Several in vivo experiments have explored the possible use of recombinant leptin or leptin antagonists in digestive organs. As discussed above, leptin augments proinflammatory responses and enhances susceptibility to autoimmune diseases, including UC (La Cava et al., 2004), which implies that neutralizing leptin action using a leptin antagonist may ameliorate the disease symptoms. Indeed, Singh et al. examined a leptin antagonist (PEG-MLA) to treat induced colitis in IL-10 knockout mice (Singh et al., 2013). Interestingly, they reported that PEG-MLA administration reduces systemic and mucosal inflammatory cytokine expression, thereby significantly attenuating the overall clinical features of colitis-associated pathogenesis. However, treatment with leptin or leptin antagonists has not been actively examined in clinical settings, mainly because the underlying mechanisms of leptin action in the digestive system are still unclear. Furthermore, leptin action is multifunctional and complex, which modulates numerous signaling pathways thus increasing the likelihood of an adverse reaction. For example, administration of a leptin antagonist can result in inhibition of the JAK/STAT pathway, a major pathway involved in cell division, cell death, and immunity, which may cause unexpected side effects. In addition, LepR expression is widespread in the body, which makes it difficult to confine the treated leptin/leptin antagonist to the target site. For instance, an excessively high dose of a leptin/leptin antagonist may Singh et al., 2013 cause serious deleterious effects on neuroendocrine function, as the hypothalamus is the most sensitive tissue in response to leptin. Therefore, more information is needed regarding the molecular mechanisms of leptin in the digestive system to consider manipulation of leptin signaling in these tissues as a novel therapeutic approach.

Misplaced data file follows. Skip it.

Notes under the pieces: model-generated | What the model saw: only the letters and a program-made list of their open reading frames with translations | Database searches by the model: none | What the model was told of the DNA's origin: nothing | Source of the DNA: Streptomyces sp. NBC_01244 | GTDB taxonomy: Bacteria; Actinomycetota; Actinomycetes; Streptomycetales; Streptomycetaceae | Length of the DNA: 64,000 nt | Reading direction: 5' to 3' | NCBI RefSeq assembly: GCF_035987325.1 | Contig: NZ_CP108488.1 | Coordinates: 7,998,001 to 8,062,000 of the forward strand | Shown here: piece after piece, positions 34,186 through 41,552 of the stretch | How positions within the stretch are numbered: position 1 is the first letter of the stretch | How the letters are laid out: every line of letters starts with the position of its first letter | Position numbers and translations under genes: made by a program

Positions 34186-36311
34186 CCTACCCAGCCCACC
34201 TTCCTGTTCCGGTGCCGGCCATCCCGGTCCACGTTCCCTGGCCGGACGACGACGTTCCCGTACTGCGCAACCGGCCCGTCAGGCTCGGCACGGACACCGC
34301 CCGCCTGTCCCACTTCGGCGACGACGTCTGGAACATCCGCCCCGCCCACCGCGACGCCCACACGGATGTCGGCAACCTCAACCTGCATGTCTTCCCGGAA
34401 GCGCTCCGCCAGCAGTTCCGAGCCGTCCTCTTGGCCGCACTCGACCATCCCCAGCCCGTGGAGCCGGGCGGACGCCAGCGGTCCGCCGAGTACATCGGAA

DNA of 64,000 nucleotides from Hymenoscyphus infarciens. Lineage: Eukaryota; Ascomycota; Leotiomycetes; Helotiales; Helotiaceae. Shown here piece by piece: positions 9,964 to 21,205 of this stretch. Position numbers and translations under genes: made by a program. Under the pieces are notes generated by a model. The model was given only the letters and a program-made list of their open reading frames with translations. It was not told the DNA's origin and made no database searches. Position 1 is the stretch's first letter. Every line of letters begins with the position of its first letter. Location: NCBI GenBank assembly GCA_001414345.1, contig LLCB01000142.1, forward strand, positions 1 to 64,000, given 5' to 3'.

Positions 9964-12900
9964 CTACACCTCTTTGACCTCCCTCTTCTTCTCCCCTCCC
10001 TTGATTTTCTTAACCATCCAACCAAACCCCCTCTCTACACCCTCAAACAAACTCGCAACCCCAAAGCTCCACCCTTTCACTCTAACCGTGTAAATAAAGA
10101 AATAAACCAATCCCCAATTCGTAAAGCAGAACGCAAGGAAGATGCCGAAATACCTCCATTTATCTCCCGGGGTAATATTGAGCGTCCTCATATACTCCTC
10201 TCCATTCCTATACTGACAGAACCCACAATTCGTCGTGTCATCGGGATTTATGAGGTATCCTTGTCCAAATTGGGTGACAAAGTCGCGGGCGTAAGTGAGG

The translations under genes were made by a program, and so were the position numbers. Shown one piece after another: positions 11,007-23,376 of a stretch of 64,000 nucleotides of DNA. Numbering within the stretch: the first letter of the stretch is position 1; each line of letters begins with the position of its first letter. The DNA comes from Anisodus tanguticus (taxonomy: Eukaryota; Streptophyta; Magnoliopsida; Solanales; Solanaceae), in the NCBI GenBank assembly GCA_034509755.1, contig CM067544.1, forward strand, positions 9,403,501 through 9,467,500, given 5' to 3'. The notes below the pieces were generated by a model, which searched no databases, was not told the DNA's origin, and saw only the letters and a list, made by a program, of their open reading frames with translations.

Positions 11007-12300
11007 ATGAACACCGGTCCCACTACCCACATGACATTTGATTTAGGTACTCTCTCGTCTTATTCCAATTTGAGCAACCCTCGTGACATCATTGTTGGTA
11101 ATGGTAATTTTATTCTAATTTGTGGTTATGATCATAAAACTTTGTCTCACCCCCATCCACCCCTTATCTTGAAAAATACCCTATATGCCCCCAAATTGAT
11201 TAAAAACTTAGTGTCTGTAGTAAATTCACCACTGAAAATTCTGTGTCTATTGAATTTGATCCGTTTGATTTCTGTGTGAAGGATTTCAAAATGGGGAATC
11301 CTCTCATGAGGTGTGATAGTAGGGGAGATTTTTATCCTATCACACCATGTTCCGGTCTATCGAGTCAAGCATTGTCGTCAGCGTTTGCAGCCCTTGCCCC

Investigation, and writing-original draft preparation: M‐HK; supervision, and writing–review and editing: HK All authors have read and agreed to the published version of the manuscript.